Archive for 'Publications'

Collaborative law codified

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On Jan. 10, state Sen. Michael Noland introduced Senate Bill 31, which would create the Uniform Collaborative Law Act. The proposed act outlines terms applicable to collaborative law participation agreements and contains provisions governing the requirements of collaborative law agreements, the start and end of the collaborative law process, court proceedings, disqualification of lawyers, disclosure requirements and aspects of confidentiality and privileges.

Collaborative law has gained steam over the years not only in matrimonial actions, but commercial and business disputes as ...

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Valuation date in bifurcated trials

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Valuing assets in a divorce case is factually and legally complex, but picking the valuation date is easy, right? After all, we have a statute in Illinois that requires the court to “value the property as of the date of trial or some other date as close to the date of trial as is practicable.” 750 ILCS 5/503(f). Thus, in most divorce cases, the valuation date for marital property is the date of the divorce trial or another date near ...

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Divorce and exclusive possession

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Remember the 1989 film “The War of the Roses”? It is a story of Oliver and Barbara Rose (Michael Douglas and Kathleen Turner) who viciously tried to get each other out of the house during their divorce proceeding. In the end, both are killed by a dangling chandelier. As the Roses discovered, exclusive possession of the marital residence during the divorce proceeding is not easily obtained.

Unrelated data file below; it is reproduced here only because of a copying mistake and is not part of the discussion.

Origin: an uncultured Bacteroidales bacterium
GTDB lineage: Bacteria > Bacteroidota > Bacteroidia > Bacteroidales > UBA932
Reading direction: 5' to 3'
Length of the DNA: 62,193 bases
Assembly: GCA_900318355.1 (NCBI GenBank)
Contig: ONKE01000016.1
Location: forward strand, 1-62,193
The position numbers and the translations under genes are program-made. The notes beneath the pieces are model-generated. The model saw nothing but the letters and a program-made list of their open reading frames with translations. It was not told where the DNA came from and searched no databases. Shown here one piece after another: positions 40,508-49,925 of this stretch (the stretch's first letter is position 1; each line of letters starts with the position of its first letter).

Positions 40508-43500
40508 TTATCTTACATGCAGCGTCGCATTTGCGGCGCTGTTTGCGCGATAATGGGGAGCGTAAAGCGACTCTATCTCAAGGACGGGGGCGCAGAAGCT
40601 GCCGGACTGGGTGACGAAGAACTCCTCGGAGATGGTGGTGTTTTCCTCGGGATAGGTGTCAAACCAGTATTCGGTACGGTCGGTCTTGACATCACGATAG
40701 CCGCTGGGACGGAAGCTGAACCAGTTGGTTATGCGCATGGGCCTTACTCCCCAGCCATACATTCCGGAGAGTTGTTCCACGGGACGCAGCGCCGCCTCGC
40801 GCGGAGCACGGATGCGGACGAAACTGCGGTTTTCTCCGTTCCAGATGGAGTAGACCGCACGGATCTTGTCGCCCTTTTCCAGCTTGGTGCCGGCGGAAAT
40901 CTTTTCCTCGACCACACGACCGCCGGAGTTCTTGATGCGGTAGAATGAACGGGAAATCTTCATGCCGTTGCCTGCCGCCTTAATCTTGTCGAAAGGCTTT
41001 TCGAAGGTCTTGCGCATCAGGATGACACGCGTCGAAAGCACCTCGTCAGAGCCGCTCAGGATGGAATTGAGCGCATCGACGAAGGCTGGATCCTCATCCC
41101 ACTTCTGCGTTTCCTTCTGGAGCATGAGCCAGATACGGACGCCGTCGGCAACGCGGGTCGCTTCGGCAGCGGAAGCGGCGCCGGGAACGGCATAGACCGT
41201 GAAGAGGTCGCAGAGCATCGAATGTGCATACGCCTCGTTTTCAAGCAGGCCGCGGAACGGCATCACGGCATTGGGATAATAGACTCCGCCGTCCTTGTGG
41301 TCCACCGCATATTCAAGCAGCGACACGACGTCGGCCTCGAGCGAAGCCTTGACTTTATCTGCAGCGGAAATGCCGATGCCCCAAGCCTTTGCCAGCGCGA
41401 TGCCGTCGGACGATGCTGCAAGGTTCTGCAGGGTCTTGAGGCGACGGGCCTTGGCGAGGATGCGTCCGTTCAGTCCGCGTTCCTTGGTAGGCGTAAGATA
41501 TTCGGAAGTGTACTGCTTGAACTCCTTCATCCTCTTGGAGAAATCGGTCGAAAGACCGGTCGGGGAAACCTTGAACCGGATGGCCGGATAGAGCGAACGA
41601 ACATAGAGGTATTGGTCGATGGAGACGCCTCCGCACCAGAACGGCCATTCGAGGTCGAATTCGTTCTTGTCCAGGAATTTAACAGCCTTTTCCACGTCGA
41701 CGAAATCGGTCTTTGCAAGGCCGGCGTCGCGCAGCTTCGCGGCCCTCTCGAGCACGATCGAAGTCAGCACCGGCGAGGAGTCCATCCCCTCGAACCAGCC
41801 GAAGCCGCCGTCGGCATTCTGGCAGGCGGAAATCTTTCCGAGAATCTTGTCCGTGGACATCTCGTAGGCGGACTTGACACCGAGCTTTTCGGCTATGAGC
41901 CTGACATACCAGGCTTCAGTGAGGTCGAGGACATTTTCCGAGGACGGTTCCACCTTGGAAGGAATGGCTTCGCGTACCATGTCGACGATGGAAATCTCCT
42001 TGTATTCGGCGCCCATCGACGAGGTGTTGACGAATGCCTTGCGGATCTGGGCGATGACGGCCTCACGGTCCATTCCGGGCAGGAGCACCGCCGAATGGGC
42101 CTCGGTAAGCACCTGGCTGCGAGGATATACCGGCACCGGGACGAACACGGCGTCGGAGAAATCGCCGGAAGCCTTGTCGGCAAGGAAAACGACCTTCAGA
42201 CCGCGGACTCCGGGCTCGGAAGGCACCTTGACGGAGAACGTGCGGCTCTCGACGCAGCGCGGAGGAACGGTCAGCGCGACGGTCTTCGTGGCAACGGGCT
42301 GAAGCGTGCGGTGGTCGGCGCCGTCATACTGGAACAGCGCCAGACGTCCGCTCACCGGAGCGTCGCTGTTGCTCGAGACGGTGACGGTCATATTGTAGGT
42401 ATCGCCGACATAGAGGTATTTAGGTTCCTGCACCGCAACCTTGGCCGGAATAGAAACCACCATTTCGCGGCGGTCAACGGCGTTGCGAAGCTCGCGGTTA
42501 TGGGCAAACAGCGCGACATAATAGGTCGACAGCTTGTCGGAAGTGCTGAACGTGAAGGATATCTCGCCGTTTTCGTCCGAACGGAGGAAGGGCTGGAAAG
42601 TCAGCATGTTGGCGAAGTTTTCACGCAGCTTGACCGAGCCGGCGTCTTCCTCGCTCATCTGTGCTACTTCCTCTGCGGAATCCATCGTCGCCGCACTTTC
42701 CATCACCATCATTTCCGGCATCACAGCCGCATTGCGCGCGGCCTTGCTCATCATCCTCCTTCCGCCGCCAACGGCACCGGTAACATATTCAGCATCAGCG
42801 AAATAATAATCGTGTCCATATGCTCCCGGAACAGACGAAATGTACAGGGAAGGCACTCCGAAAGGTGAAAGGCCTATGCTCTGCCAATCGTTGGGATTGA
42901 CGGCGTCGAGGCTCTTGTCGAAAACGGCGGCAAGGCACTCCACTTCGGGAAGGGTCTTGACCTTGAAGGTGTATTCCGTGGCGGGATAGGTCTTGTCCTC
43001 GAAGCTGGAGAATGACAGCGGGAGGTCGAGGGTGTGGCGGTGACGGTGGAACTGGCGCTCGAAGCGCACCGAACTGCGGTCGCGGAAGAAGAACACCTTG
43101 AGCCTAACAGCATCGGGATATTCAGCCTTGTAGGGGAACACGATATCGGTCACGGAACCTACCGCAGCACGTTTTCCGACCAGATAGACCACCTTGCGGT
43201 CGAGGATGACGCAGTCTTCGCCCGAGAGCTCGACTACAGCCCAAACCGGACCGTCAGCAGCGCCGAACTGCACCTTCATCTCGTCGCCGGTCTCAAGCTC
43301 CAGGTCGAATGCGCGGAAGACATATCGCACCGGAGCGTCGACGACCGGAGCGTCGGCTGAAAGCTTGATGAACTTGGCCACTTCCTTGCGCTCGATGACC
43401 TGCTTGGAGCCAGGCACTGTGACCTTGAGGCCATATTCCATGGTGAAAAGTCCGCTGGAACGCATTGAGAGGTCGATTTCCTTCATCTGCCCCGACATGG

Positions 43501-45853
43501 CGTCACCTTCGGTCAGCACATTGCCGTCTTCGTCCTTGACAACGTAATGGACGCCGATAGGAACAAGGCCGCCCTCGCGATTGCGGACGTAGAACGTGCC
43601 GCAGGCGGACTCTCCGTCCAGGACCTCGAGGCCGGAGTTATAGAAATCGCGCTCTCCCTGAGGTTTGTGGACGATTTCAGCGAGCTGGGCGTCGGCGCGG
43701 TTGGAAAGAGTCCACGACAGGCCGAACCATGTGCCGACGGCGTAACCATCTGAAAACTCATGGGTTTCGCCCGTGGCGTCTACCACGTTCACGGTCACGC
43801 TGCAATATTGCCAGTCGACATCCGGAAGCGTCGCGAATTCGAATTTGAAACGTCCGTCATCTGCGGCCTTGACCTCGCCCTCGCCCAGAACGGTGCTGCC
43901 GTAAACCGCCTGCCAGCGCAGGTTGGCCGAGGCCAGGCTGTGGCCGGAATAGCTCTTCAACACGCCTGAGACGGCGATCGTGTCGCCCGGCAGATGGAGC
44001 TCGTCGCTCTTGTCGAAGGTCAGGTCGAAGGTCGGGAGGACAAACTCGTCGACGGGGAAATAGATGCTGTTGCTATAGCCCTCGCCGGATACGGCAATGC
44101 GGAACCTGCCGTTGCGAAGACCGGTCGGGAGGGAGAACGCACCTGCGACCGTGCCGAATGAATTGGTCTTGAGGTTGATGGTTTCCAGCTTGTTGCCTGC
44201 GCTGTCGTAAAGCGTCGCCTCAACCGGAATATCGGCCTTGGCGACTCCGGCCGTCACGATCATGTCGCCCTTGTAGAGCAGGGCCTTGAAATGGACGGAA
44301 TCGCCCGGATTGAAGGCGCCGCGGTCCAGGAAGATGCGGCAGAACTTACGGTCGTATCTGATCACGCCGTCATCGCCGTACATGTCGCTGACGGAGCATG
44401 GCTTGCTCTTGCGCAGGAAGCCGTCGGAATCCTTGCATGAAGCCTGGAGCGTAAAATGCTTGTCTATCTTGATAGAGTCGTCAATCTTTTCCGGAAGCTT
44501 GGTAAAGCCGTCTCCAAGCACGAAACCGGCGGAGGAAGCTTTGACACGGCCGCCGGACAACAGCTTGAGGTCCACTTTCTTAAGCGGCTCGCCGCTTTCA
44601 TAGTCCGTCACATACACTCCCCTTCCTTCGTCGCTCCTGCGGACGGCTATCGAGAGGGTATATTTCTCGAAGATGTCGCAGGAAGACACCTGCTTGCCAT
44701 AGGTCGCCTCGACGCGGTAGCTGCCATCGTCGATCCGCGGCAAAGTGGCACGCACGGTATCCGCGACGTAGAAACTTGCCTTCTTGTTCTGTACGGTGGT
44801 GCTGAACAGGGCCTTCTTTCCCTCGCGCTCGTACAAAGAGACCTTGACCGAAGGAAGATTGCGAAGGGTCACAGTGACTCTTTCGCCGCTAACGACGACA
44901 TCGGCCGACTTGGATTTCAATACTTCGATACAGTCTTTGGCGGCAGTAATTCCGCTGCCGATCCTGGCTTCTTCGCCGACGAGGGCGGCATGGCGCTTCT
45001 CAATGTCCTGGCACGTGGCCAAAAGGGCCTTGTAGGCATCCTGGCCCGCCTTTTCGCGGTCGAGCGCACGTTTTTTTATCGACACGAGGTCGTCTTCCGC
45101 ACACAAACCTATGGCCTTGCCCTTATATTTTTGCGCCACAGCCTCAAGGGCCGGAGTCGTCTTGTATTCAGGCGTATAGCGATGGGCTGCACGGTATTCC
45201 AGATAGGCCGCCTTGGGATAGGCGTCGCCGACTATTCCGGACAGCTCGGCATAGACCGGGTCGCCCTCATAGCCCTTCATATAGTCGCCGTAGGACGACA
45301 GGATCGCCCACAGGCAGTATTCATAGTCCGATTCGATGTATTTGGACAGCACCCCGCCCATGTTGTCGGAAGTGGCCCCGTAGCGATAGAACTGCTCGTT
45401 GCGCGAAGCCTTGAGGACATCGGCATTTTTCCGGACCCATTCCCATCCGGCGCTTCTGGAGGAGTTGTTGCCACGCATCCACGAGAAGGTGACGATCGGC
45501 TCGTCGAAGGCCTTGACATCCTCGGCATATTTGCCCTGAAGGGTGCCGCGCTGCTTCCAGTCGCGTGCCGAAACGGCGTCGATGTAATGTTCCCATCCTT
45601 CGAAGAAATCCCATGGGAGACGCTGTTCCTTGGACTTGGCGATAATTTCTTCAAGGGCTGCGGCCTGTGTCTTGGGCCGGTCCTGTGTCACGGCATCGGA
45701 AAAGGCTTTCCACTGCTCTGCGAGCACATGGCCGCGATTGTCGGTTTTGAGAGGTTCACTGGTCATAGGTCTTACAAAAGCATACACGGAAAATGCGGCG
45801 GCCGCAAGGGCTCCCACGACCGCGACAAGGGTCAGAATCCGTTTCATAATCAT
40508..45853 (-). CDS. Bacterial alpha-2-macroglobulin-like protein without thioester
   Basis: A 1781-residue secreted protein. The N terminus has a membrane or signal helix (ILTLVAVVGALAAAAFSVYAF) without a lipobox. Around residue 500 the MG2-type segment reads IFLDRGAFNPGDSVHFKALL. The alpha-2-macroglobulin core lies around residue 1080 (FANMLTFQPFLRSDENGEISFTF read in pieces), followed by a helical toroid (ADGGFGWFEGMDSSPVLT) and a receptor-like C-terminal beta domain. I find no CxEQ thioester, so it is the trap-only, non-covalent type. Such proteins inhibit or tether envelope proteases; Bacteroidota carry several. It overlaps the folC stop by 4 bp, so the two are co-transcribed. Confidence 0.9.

To forcibly remove a spouse from the house, one must file either a ...

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Equitable adoption

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Adoption is a statutory doctrine that creates legal status among children and parents. However, even without a formal adoption, parents and children haveattempted to gain rights or impose responsibilities when their affiliation has simulated a parent-child relationship.

In limited circumstances, courts in other states have treated a child as a legally adopted child under the theory of equitable adoption. No Illinois court has expressly utilized this theory and, in fact, the 1st District Appellate Court has rejected equitable adoption ...

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When to seek college contribution

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Under 750 ILCS 5/513, the divorce courthas the authority to order parents to contribute to their child’s college expenses after considering the financial resources of both parents and the child, the standard of living the child would have enjoyed had her parents’ marriage not dissolved and the child’s academic performance.

When a child is young and her parents get a divorce, the court generally reserves the issue of college contribution for later determination.

However, there are perils in waiting ...

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Life insurance as way to secure maintenance